Guest Guide: Sanath Jaishankar describes ‘A Place of Miracles in the Land of Magic’
Recent Singita guests, Sanath Jaishankar and his family have always had a love for the African bush, which has taken them on many safari holidays over the years. A recent trip brought them to Singita in South Africa for the second time.
We invited Sanath to share his latest Singita experience with us.
A Place of Miracles in the Land of Magic by Sanath Jai
There’s something distinctly unnatural about taking off from one of the longest runways in the world at Johannesburg’s OR Tambo International Airport in a comparatively miniscule, 8-seater Pilatus PC-12 aircraft. It’s the odd feeling one gets from seemingly being out of place. After more than a year of lockdown, the prospect of travel is acutely foreign, while equally inspiring.
As the turboprop ascends through the clouds, there’s also an immense sense of privilege for the chance to return to an extraordinary destination: Singita Lebombo Lodge in the Kruger National Park.
As we begin our descent towards the Satara Airstrip, conveniently located just outside of Singita’s concession, we’re given an aerial snapshot of the land below in all its legendary glory. Winter started to make its presence felt and the luscious greens from the plentiful rainy season slowly transformed into the golden hues of the iconic South African bushveld.
Every visit to the Kruger unlocks a new secret, hidden deep inside the plains and riverbeds that characterise this crown jewel of South Africa’s biodiversity. Singita Lebombo is a treasured experience in and of itself. The lodge’s careful blend of natural wooden elements with contemporary glass and steel enhances the vivid landscapes of the ridgeline in the distance. It’s very easy to forget that you’re in the middle of a national park right next to the rugged Mozambican border when you’re surrounded by astounding luxury.
From the opulence of your suite to Singita’s best-in-class dining experiences (the Crispy Kale toast from the tapas-style brunch is a personal favourite), there really is nothing to miss about city life. Perched impressively above the N’wanetsi River, the lodge also has a natural background score of flowing water mixed with the chorus of the diverse birdlife around. And crossing the river on a misty morning safari is definitely worth waking up early for!
There are 33,000 hectares of pristine wilderness and sensational wildlife to discover. On our first drive, we had the pleasure of spending the entire afternoon with a young male leopard. What started off as an ordinary sighting of the leopard just relaxing in the thick bush progressed into magic as he climbed up a nearby leadwood tree to feed on a young impala carcass. As the light faded, the leopard soon had company in the form of two hyenas who searched the area for any scraps he dropped below. After almost two hours, we were about to leave the scene when suddenly – out of the obscurity of the night – the Shishangaan Pride of lions came to investigate. Even as a qualified guide with considerable experience, I was captivated by the rare sighting of all three nocturnal predators interacting with each other.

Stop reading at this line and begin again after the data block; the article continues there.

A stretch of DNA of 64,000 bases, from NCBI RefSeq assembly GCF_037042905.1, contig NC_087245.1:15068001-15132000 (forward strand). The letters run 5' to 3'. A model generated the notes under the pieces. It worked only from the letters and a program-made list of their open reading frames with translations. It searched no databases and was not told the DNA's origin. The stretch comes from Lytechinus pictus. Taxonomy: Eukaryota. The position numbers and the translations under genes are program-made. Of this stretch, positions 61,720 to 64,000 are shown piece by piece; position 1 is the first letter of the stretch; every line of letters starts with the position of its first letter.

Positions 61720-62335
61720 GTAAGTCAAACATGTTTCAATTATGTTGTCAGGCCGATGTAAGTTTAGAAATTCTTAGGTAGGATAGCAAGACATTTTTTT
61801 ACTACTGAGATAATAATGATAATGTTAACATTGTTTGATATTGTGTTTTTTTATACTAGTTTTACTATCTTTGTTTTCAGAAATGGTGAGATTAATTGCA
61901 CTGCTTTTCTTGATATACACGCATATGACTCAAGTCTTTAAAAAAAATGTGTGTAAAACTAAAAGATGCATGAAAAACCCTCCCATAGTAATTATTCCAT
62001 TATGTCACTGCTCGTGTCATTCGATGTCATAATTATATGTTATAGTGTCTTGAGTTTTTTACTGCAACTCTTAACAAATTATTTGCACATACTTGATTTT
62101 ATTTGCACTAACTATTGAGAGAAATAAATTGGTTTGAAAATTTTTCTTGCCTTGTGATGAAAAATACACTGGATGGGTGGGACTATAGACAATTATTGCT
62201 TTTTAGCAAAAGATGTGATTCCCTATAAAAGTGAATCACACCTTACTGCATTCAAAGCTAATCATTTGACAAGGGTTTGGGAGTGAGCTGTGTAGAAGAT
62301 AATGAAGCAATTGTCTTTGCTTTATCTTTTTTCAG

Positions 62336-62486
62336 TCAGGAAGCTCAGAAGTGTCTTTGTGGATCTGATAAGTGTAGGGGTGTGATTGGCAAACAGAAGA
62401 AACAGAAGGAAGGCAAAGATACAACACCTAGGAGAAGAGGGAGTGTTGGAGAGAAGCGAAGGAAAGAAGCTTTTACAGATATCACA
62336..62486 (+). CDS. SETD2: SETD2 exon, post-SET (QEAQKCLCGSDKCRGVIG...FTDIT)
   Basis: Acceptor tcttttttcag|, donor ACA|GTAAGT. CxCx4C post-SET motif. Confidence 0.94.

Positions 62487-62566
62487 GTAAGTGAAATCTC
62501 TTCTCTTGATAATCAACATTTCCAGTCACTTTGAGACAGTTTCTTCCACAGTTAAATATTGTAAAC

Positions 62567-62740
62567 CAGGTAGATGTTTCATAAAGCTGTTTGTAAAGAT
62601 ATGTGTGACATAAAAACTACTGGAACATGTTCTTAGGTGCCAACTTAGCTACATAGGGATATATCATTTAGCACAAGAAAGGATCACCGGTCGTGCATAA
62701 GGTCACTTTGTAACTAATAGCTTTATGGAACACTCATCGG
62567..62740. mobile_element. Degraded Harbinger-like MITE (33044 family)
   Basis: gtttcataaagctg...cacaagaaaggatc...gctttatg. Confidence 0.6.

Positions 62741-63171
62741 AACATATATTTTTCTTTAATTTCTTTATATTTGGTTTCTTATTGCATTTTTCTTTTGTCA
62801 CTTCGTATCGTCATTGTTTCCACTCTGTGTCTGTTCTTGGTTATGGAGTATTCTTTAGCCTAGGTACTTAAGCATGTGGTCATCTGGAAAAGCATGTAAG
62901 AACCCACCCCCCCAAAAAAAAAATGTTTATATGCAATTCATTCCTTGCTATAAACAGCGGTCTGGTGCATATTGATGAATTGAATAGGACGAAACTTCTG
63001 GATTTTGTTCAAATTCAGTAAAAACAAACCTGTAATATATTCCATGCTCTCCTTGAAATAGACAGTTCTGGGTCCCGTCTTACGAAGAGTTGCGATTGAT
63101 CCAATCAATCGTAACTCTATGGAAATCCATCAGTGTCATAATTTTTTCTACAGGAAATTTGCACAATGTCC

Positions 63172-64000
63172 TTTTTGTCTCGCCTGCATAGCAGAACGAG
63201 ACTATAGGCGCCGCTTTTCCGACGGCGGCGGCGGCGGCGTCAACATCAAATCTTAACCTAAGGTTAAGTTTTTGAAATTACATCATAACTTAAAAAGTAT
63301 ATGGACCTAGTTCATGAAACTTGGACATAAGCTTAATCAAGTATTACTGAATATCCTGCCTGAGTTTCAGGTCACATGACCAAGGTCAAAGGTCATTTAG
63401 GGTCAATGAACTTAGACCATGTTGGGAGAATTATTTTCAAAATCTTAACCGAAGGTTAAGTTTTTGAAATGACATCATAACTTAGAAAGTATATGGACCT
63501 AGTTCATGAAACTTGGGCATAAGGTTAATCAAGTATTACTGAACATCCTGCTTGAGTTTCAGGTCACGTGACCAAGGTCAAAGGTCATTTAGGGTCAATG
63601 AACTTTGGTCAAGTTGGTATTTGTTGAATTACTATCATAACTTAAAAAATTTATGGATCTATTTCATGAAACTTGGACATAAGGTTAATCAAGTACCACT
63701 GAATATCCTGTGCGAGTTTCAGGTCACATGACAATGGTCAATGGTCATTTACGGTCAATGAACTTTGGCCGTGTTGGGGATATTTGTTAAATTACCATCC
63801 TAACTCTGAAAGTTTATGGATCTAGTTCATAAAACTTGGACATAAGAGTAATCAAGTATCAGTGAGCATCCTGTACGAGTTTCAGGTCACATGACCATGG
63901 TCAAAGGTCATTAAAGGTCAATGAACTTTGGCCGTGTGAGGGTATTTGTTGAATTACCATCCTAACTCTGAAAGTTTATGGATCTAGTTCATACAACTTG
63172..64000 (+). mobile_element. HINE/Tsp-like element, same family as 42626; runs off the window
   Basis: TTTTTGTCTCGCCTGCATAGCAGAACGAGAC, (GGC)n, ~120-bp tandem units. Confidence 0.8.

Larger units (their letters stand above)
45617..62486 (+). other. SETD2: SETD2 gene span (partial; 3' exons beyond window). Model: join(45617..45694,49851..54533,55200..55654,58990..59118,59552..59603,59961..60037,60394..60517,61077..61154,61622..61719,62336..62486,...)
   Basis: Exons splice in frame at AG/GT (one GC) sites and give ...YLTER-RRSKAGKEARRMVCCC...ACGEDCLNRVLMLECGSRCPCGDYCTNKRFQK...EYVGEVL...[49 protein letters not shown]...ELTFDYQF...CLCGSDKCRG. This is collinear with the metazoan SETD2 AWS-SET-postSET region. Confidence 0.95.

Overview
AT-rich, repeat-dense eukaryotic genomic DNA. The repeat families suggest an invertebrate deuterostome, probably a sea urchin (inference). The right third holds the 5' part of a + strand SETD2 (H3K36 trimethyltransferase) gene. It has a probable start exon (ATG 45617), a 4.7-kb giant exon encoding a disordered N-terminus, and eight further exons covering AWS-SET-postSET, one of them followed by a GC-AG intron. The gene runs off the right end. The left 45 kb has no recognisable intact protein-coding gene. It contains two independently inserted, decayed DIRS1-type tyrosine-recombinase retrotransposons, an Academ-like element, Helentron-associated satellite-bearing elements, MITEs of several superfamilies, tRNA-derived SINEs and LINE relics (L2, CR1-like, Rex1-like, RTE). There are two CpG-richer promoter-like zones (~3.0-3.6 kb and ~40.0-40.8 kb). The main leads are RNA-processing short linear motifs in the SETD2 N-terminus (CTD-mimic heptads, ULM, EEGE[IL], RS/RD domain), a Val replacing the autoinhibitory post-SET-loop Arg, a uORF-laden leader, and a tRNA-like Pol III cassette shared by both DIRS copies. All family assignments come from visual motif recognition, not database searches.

In the days and nights that followed, we were treated to some unforgettable sightings: we spent an extensive amount of time getting to know the Shishangaan and Mountain Prides of lions, spotted a coalition of cheetah just off the Concession, encountered all the other species of the Big Five, enjoyed the start of the impala rutting season, and even spotted some of the relatively shy creatures such as a honey badger and an African rock python.
Perhaps the greatest pleasure, however, was feeling an unhindered connection with the untouched magnificence of the Kruger. The concession model – essentially a public–private partnership with South African National Parks (SANParks) to lease a designated area within the park for commercial operations – is one of the most sustainable forms of ecotourism. The basic principle of a concession is to enhance the value of a biodiverse area by empowering the local communities to build a landmark tourist destination that will, in turn, generate income for the communties, for commercial operators, and most importantly, for conservation.
Gratitude is often derived from a deep appreciation of, and connection with, a sense of place. Singita – through its sustainable practices and innovative measures in minimising its footprint, there’s a demonstrable respect for the natural surroundings in everything it does. You’re left with a powerful impression that its role is that of a custodian – beyond a commercial rationale and setting a standard of travel that’s hard to beat.
On the fifth and final morning, as we once again boarded the mighty Pilatus, I already couldn’t wait for the chance to return to this place of miracles in the land of magic…
Singita guests have private access to 33,000 acres of pristine wilderness in the world-renowned Kruger National Park, ensuring unforgettable game-viewing experiences. If you'd like to find out more about traveling to South Africa, our expert in-house travel team can assist. Enquire here >
About the author, Sanath Jaishankar:
After completing a BA at NYU and his LLB at the University of Edinburgh, Sanath returned home to Johannesburg for a year of lockdown, during which time he decided to fulfil his childhood dream of qualifying as a field guide and completing his NQF2 qualification. While he still plans to start his Masters in Law later this year, he has been getting to enjoy his passionate and deep connection to sustainable ecotourism in the interim.
Follow Sanath on Instagram here.